Experimental investigations into deformations resulting from stresses perpendicular to grain in Swedish whitewood and redwood in respect of the dimensioning of concrete formwork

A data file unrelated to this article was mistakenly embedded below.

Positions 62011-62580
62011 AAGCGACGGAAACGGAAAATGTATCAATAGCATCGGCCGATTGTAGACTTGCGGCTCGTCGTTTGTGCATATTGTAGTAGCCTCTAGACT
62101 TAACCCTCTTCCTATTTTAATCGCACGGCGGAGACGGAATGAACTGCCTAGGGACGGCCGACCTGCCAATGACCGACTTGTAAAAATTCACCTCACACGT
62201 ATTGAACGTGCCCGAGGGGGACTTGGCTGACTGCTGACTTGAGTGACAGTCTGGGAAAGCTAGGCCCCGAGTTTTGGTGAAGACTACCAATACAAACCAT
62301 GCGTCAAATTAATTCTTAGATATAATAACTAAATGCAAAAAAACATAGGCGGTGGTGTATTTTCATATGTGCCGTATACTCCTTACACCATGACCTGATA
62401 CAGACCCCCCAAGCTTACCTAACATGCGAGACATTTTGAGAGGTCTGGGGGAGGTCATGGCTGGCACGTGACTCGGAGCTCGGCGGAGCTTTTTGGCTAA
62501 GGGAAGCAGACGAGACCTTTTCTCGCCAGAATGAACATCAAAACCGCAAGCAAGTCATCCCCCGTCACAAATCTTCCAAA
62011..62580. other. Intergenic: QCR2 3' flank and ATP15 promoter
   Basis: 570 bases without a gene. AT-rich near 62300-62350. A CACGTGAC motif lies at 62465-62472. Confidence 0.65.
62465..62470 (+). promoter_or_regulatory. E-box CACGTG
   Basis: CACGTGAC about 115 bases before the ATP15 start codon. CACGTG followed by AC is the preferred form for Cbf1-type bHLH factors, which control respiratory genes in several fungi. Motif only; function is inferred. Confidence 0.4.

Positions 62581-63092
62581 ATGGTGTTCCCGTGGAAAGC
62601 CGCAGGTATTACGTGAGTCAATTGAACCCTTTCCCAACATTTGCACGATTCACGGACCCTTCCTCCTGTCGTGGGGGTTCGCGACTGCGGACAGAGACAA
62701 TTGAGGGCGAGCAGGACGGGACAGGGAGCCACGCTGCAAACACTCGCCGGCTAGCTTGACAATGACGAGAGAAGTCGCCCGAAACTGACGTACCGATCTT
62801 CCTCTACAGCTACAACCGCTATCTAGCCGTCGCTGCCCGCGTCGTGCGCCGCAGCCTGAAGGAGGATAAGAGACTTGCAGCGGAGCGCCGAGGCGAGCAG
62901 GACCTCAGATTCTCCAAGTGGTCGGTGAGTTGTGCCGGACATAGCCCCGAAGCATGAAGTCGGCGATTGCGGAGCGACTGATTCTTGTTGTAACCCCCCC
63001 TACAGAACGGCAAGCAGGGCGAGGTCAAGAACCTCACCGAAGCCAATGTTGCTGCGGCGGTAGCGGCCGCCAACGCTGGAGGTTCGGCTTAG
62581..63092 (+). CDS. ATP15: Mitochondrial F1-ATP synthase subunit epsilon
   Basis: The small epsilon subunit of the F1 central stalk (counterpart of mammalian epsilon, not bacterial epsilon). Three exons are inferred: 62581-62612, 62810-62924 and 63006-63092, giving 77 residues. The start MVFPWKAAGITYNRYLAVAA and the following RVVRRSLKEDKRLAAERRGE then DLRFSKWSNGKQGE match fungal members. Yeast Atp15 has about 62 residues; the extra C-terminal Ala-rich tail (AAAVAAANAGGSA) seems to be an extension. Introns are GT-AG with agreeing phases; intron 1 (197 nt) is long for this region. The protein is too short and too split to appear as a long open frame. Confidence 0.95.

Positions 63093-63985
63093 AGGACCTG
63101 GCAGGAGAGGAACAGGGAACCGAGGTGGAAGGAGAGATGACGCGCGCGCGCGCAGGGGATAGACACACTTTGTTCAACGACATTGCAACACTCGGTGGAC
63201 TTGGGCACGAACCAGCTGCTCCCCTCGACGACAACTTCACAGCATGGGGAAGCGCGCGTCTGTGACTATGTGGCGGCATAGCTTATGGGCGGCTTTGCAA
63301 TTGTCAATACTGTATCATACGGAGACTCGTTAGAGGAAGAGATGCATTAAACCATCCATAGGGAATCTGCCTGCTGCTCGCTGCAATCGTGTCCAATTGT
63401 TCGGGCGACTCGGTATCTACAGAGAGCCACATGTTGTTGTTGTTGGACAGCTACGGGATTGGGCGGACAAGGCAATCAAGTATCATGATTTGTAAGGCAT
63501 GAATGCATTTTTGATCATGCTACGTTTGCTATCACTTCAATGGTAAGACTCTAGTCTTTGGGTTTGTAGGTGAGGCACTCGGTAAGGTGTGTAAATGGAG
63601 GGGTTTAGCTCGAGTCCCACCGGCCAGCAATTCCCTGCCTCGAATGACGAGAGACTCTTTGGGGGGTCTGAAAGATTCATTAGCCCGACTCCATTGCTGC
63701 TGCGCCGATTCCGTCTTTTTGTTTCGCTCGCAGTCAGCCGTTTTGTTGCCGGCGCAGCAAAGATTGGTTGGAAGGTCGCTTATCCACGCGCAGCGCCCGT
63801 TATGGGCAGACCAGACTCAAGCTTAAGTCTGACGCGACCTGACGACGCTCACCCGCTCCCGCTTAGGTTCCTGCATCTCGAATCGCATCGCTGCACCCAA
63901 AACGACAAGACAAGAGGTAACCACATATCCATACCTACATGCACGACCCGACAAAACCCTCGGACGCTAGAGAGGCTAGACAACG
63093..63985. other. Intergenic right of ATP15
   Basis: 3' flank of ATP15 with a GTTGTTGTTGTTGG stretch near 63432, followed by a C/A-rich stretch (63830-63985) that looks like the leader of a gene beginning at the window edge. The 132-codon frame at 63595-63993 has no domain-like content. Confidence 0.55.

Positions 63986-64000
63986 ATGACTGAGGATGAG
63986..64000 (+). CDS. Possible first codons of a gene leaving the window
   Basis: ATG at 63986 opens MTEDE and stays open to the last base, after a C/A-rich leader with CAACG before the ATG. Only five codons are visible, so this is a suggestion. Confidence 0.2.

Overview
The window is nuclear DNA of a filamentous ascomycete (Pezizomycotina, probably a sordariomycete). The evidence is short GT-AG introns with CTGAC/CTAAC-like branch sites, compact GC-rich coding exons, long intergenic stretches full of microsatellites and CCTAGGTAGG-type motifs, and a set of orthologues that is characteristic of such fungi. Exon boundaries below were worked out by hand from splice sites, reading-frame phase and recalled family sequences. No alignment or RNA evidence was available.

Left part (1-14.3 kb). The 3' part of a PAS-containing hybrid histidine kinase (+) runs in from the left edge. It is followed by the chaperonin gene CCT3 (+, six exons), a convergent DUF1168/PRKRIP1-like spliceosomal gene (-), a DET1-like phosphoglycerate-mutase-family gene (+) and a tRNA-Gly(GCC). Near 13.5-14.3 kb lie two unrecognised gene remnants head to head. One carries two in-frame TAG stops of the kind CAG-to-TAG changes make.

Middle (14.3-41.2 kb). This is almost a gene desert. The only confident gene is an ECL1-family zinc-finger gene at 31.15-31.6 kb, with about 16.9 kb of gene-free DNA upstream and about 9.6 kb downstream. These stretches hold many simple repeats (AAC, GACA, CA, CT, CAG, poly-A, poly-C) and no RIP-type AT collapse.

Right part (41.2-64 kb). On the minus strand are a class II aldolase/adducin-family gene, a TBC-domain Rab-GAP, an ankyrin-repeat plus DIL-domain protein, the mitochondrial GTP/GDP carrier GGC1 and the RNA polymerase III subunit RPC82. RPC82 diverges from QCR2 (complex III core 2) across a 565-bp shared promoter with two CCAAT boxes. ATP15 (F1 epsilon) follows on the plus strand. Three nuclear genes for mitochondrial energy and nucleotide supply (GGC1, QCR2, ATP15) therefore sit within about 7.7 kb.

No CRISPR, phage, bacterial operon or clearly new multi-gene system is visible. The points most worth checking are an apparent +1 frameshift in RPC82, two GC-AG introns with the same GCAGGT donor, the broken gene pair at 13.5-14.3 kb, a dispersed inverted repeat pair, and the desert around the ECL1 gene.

Deformations resulting from stresses perpendicular to grain in concrete formwork involving wooden shoring members have given rise to a number of problems on building sites. No quantitative relations between stresses perpendicular to grain and deformations have as yet been forthcoming. This has consequently resulted in the faulty dimensioning of concrete formwork. In serious cases, excessively large deformations of the type mentioned have caused the collapse of the forms for concrete casting. In less serious cases, formwork deformations have brought about bulbous protuberances on the surface of the concrete, an unacceptable situation, taken into consideration the planned installation of pre-fabricated supplementary units. The purpose of the investigation was to compile quantitative relations between stresses and subsequent deformations perpendicular to grain. Full-scale deformation tests were carried out on Swedish whitewood and redwood. During some of the tests, loading deformations were registered, and deformations at dead load (creep) were noted during others. The outcome of the results was that a relationship was obtained which quantitatively describes the dependence of the deformation resulting from stresses perpendicular to grain upon the load length parallel to grain, the volume weight, the humidity quotient and the load time. To facilitate practical application, the relations have been adapted to applicable grades of structural timber and have been represented graphically.To this can be added the discussion given in the appendix concerning the intensities and periods of active pressure on concrete forms which give rise to deformations resulting from stresses perpendicular to grain in supporting timber structure of concrete formworks. An application of the results of this investigation provides us with the possibility of calculating and limiting deformations in supporting timber structure of concrete forms.